“You have heard that it was said, ‘You must love your neighbor’ and hate your enemy. But I say to you, love your enemies, and pray for those who persecute you, so that you will become children of your Father in heaven, because he makes his sun rise on both evil and good people, and he lets rain fall on the righteous and the unrighteous. If you love those who love you, what reward will you have? Even the tax collectors do the same, don’t they? And if you greet only your relatives, that’s no great thing you’re doing, is it? Even the unbelievers do the same, don’t they? So be perfect, as your heavenly Father is perfect.”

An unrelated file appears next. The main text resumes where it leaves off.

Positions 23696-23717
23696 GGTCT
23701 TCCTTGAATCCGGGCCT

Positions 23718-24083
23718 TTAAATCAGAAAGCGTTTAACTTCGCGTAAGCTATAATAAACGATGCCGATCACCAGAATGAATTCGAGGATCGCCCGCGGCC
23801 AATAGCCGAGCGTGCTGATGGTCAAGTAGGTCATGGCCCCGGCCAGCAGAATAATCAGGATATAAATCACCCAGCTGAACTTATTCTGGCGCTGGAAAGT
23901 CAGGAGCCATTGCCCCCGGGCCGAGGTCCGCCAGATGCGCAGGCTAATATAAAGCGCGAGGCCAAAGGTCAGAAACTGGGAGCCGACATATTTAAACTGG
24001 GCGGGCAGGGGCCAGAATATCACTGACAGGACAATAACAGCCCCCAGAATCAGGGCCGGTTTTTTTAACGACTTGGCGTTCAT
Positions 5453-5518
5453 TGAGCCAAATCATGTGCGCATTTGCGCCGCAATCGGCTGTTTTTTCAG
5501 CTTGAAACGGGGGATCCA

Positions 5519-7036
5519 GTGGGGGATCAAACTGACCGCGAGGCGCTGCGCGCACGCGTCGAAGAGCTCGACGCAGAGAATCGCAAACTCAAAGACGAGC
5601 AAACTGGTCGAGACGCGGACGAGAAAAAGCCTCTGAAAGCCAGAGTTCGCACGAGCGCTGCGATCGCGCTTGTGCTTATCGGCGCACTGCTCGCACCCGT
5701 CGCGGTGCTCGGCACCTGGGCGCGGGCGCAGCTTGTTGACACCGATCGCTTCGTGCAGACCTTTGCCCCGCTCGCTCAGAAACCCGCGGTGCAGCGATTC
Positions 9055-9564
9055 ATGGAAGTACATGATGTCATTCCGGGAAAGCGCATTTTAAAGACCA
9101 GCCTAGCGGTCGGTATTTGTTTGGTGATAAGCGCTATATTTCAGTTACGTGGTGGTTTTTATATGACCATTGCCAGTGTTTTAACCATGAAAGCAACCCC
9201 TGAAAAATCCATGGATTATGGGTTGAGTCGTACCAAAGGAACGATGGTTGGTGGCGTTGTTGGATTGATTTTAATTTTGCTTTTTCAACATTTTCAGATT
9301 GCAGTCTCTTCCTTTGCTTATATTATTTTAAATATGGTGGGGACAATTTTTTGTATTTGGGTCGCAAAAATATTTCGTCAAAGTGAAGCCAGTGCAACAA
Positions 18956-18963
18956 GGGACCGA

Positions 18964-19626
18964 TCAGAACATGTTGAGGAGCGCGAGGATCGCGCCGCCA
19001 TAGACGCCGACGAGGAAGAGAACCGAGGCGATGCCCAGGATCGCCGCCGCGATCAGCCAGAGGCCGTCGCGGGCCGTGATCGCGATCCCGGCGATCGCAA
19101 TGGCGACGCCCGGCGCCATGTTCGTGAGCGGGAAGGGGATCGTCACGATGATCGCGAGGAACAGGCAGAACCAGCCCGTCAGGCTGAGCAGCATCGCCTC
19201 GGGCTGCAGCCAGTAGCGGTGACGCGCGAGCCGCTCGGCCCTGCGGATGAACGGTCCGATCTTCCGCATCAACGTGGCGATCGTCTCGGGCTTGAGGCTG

This saying is hard enough that we tend to leave “love” as a gaseous feeling of not-hating when it comes to our enemies. When I see bad people around the world, I studiously avoid hating them. This is not loving them, but it is good enough, I hope.
But it is not nearly good enough, because loving is more than not hating.
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